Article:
There is clear confusion, and not mine, between the emissions in gases - in which the spectral lines are far fewer than those observed in the absorption spectrum. But at bottom, the absolute determination to avoid any concept of heat transfer by conduction, convection and mass transfer within the atmospheric envelope to a cooler upper layer is fatal to the argument from my viewpoint. I don't dispute what Ramanthan and Coakley may have said, I simply don't wish to wade through it. It involves what is probably second, may be third or perhaps even fourth order argument involving the shuttling around of photons by CO2 before their final resting place as kinetic energy.

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    Moderator Response:

    [tD] Your "ageism" remark is inappropriate.  And unless you are 100 years old, you are not older than all the people responding to you, let alone all the people who have written the peer-reviewed scientific papers being cited by your responders and the original post above.

  41. There seems to me to be a bit of ageism creeping in here from young know-alls!

    Snippy, sarcastic answer: I can't imagine why that would be.

    Actual answer: Age has essentially nothing to do with the objections raised against your claims.

    The objections are:

    1. You have provided no basis to accept your claims save for your own authority and a good deal of handwaving.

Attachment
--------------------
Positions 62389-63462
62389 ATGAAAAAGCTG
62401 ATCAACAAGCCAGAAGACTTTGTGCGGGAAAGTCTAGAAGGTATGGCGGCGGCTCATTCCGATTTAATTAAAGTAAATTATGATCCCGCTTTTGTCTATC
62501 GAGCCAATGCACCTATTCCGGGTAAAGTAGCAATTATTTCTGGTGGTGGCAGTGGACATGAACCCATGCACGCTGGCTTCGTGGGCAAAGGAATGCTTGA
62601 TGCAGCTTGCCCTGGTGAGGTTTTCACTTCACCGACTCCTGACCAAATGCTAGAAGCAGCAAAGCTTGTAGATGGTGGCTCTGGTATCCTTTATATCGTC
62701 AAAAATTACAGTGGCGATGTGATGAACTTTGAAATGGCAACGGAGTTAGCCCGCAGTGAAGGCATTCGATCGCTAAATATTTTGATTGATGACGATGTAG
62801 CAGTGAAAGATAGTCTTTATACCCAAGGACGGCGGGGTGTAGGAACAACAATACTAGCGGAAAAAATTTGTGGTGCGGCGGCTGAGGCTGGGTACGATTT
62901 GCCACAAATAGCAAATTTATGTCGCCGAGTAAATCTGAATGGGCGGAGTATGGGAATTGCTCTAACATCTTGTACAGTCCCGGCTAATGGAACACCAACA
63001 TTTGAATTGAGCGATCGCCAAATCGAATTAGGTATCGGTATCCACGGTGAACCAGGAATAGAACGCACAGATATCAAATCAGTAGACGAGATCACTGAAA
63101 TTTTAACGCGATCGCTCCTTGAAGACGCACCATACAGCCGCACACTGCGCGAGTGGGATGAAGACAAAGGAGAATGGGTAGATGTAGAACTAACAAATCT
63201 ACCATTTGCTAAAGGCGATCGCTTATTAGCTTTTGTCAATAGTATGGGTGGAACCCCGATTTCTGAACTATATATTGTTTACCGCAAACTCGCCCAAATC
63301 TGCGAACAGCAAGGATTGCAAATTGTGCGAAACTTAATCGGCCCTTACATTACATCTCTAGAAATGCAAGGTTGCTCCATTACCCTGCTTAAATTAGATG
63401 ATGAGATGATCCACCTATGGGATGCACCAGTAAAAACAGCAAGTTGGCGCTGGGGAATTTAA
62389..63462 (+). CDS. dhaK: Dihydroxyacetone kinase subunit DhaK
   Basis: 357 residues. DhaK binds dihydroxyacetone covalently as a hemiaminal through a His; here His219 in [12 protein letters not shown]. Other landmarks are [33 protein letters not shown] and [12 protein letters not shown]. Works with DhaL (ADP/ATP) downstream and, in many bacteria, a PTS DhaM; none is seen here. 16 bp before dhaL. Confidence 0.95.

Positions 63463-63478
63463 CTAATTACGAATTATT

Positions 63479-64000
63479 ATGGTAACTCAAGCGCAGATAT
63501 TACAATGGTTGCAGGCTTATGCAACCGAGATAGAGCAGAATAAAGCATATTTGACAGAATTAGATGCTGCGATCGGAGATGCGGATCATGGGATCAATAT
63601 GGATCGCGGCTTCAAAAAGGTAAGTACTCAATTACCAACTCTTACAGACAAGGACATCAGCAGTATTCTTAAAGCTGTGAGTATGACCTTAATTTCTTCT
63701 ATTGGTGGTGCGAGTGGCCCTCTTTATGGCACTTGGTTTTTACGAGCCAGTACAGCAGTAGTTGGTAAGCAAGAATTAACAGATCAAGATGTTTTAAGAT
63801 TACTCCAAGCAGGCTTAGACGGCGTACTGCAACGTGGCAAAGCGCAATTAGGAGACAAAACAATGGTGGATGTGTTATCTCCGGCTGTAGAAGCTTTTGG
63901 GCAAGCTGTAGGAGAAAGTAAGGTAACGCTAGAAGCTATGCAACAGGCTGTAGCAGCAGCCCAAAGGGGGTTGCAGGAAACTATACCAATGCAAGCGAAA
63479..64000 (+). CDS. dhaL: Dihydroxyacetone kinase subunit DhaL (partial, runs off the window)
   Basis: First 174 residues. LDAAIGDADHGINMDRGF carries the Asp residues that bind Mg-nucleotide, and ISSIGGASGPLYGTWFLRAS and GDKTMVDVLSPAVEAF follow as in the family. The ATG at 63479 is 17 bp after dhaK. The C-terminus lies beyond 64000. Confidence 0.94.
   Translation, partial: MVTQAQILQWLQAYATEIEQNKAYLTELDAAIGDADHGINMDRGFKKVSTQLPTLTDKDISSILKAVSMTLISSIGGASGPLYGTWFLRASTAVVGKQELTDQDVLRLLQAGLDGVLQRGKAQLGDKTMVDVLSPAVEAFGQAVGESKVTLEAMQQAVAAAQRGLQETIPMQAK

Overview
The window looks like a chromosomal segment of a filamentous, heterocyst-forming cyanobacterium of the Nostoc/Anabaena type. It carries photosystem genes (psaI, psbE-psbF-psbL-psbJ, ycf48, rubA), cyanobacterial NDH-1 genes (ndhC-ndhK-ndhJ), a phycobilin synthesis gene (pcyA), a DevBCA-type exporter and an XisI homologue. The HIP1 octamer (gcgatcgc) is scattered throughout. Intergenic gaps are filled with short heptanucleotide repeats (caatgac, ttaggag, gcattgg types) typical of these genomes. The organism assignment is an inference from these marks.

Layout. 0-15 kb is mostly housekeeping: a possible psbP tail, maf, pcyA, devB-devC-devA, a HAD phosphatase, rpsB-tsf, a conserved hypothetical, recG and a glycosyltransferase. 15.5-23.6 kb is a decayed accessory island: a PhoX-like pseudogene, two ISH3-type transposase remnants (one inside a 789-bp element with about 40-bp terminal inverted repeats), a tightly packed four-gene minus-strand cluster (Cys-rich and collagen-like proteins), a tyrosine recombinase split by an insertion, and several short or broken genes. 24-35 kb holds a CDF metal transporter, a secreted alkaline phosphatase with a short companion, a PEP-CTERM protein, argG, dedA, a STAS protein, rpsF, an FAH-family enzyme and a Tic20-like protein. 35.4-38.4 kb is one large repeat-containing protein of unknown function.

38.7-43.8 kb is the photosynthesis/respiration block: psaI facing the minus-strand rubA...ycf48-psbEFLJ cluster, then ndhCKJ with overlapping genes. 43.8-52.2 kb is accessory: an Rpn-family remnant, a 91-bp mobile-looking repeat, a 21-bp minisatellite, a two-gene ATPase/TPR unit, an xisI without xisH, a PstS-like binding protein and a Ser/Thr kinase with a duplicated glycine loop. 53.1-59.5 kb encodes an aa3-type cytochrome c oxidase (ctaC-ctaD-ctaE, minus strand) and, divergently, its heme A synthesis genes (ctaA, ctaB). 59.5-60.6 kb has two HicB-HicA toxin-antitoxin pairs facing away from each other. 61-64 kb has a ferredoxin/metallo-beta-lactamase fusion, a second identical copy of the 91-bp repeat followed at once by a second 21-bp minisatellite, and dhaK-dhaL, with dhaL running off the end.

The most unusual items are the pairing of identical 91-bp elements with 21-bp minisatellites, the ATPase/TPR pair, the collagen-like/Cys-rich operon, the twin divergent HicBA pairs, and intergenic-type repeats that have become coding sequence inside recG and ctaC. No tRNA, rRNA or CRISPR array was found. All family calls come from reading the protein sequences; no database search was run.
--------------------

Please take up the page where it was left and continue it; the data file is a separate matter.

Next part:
2. What is more, your claims are contradicted by directly measurable phenomena which are consistent with the physics of CO2 molecules and their interactions with electromagnetic radiation at various wavelengths, for which references have been given in the OP and comments.
    3. Your sole line of counterargument to the above, to date, has been little more than a wordy equivalent of "nuh-uh!"
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  42. old_sage @238

    There seems to be a lot of misunderstanding here due to a little knowledge being a bad thing.

    Thank you for concedeing that; the basics of Rotational and Vibrational absoption spectra can be learnt from any standard undergraduate text on Phyisical Chemistry. I learnt mine from P.W Atkins (aged 73). "Phyisical Chemistry" (OUP, 1st Edition, 1978) has an introduction to the subject in chapter 17, including the Boltzmann  distribution mentioned by gws. He goes into more detail in Molecular Quantum Mechanics Part III (OUP, 1970), in Chpater 10.

    For exhaustive detail on Rotational Spectroscopy (not strictly relevant to the GHE, but my "bible" during my Ph.D) see Microwave Spectroscopy by Townes and Schawlow (Dover Press, first published in 1955)

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  43. old_sage @238

    Incidentally your biology is not too sharp either: there is no such thing as "physics DNA". What could you possibly have meant by that ?

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  44. Bit of a joke that - ageism - didn't go down well!

    Anyway, I take it you folks all believe there is absolutely no radiation from earth other than i/r. Please allow me to beg to differ, and we will leave it at that. There are some solid physical reasons for believing alternative mechanisms not only can but must exist. There is obviously a lot of sense in studying the detailed influences of all the man made pollutants on radiative transfers in the atmosphere but I worry that it offers a distraction from a serious problem consuming the time of good men. An eye 2 cms from liquid helium at 1deg hardly increases the boil off - fail to keep a liquid oxygen cold trap several meters away down a room temperature tube topped up and the results soon get catastrophic. I would suggest more time be spent looking at kinetic transport and the cold trap. I might take another look at the nitty gritty but I doubt it.